Who can file for divorce in Maryland?
To file for divorce in Maryland , the spouse must be a resident of the state for at least one year. Also, if there are no grounds for divorce, the couple must have lived at least 12 months in separate homes to file for a no-fault divorce. Otherwise, the couple can file for a fault-based divorce if there are grounds for divorce.
What behaviors can constitute grounds for divorce in Maryland?
In the state of Maryland, grounds for divorce include marital infidelity, abandonment of the other spouse, cruel treatment, conviction of a crime by one of the spouses with a minimum prison term of three years, and institutionalization of one of the spouses in a mental case. Health Center for a minimum of three years.
What is the difference between a limited divorce and an absolute divorce?
A limited divorce gives a couple the right to live separately, although they remain husband and wife and may not remarry. The court then handles issues such as child-related issues such as custody and financial matters. However, in a limited divorce, the court cannot divide the couple’s marital property.
On the other hand, an absolute divorce completely ends the marriage and deals with issues such as custody, alimony, and marital property.
How can I file for divorce in Maryland?
The first step a plaintiff must take in filing for divorce is to file a Petition for Absolute Divorce and a National Civil Case Information with their local court. Copies of the documents must then be served on the other spouse in a ‘Service Process’ to formally inform them of the divorce proceedings. If in the state of Maryland, the other spouse has thirty days to respond, out-of-state spouses have sixty days, and out-of-country spouses have ninety days. The spouse can then deny or approve the declarations, or can file a Counter Complaint for Absolute Divorce, in which they declare circumstances different from those of the Complaint for Absolute Divorce of the other spouse.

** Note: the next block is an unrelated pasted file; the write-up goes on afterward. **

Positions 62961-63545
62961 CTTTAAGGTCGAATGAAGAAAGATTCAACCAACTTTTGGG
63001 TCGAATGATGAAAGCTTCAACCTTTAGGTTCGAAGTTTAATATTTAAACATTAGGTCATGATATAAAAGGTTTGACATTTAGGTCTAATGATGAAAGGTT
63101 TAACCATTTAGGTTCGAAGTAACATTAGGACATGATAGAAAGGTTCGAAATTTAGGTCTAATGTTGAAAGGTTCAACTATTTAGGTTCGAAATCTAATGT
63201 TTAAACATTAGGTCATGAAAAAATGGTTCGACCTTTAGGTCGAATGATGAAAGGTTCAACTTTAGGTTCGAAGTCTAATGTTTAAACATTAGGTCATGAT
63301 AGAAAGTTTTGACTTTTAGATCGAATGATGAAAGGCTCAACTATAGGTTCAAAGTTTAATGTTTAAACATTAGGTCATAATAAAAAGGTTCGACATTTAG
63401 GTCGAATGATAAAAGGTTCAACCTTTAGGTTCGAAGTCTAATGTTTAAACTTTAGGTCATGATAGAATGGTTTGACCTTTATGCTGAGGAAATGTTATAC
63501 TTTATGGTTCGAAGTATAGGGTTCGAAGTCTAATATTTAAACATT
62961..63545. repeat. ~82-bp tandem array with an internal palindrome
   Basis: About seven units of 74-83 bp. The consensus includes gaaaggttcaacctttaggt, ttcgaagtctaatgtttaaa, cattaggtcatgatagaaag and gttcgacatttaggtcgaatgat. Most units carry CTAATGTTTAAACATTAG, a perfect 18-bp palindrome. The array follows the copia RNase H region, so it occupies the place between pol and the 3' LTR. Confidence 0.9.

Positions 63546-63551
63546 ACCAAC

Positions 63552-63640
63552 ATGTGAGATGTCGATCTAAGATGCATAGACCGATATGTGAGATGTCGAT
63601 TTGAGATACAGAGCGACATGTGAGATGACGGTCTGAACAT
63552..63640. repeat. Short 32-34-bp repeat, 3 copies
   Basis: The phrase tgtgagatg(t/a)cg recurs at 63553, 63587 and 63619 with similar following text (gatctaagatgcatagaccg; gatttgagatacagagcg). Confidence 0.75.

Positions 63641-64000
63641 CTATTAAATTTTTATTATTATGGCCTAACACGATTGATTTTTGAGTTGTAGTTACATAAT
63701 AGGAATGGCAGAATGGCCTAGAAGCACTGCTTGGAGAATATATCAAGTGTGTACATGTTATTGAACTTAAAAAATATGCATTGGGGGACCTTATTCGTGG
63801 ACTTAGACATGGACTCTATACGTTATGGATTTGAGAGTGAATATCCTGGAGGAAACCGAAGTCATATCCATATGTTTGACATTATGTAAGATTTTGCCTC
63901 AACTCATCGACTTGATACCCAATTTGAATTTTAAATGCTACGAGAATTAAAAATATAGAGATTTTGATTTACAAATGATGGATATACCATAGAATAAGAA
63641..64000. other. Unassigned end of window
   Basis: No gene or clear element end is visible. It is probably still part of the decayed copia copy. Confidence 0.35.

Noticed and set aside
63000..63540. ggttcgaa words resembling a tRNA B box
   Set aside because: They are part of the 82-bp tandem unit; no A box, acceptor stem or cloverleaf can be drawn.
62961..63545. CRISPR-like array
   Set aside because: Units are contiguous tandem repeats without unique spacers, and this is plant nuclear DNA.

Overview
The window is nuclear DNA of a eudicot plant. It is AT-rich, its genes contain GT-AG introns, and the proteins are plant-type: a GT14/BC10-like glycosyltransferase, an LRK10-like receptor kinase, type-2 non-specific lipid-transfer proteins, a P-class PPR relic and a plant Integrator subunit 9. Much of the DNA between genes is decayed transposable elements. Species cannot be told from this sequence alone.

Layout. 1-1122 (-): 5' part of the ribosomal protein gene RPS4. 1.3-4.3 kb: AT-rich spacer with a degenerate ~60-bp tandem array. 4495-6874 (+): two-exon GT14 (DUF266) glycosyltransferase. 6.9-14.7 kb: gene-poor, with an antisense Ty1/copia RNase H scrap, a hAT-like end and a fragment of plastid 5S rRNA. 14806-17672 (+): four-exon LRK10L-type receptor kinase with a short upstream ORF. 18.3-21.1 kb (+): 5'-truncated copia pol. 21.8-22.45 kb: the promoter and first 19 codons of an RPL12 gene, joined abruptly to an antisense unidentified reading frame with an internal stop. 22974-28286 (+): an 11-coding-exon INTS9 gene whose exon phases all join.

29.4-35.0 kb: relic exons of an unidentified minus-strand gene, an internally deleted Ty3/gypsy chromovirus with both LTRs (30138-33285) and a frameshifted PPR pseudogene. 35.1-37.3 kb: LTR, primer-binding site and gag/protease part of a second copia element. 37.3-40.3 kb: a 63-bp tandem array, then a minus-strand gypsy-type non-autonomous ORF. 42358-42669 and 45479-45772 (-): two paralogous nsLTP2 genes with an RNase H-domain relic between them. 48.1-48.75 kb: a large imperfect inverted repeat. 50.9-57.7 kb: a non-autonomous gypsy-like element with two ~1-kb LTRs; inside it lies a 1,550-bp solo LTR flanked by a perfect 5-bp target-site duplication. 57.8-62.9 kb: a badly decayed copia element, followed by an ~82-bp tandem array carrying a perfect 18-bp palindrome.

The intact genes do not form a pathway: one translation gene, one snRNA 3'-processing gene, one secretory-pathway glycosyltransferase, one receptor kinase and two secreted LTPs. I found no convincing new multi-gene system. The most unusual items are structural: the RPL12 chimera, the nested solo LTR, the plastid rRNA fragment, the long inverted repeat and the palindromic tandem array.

What is the difference between a contested and uncontested divorce?
A contested divorce is one in which both spouses cannot agree on certain issues, such as alimony, custody, or property division.
An uncontested divorce is one in which both spouses agree to divorce. Couples in an uncontested divorce file a written Separation Agreement that outlines issues such as child custody and property division.
How long will the divorce process take?
After the documents are filed, a hearing will be held. The timing of this hearing depends on the nature of the divorce. For an uncontested divorce, the waiting period before this hearing is usually two to three months. However, for contested divorces where the spouses are unable to cooperate, the process can take up to eighteen months.
What is decided at the hearing?
The court will decide on issues such as equitable distribution of marital property, child support, alimony, and child custody before finalizing the divorce.